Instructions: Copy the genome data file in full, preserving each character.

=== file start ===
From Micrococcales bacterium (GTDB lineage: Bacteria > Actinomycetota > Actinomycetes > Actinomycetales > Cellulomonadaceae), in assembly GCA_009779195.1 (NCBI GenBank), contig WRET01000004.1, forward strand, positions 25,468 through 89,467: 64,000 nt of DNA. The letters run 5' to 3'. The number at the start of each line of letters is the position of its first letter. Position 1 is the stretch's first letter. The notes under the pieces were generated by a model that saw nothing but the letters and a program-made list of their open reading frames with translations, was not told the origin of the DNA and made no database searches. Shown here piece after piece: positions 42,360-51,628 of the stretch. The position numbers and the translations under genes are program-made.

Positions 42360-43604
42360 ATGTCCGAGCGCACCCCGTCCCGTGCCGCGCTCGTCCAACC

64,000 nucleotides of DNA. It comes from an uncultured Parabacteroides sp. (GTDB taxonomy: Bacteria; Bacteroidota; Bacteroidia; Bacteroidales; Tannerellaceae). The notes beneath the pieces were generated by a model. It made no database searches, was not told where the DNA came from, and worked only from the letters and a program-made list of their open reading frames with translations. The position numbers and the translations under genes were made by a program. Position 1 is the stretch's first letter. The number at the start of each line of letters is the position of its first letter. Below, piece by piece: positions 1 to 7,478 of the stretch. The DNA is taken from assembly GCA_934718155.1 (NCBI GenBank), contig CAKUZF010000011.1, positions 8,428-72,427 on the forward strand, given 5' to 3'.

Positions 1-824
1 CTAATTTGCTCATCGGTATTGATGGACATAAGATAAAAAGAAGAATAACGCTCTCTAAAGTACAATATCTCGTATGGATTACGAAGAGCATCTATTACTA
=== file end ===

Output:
From Micrococcales bacterium (GTDB lineage: Bacteria > Actinomycetota > Actinomycetes > Actinomycetales > Cellulomonadaceae), in assembly GCA_009779195.1 (NCBI GenBank), contig WRET01000004.1, forward strand, positions 25,468 through 89,467: 64,000 nt of DNA. The letters run 5' to 3'. The number at the start of each line of letters is the position of its first letter. Position 1 is the stretch's first letter. The notes under the pieces were generated by a model that saw nothing but the letters and a program-made list of their open reading frames with translations, was not told the origin of the DNA and made no database searches. Shown here piece after piece: positions 42,360-51,628 of the stretch. The position numbers and the translations under genes are program-made.

Positions 42360-43604
42360 ATGTCCGAGCGCACCCCGTCCCGTGCCGCGCTCGTCCAACC

64,000 nucleotides of DNA. It comes from an uncultured Parabacteroides sp. (GTDB taxonomy: Bacteria; Bacteroidota; Bacteroidia; Bacteroidales; Tannerellaceae). The notes beneath the pieces were generated by a model. It made no database searches, was not told where the DNA came from, and worked only from the letters and a program-made list of their open reading frames with translations. The position numbers and the translations under genes were made by a program. Position 1 is the stretch's first letter. The number at the start of each line of letters is the position of its first letter. Below, piece by piece: positions 1 to 7,478 of the stretch. The DNA is taken from assembly GCA_934718155.1 (NCBI GenBank), contig CAKUZF010000011.1, positions 8,428-72,427 on the forward strand, given 5' to 3'.

Positions 1-824
1 CTAATTTGCTCATCGGTATTGATGGACATAAGATAAAAAGAAGAATAACGCTCTCTAAAGTACAATATCTCGTATGGATTACGAAGAGCATCTATTACTA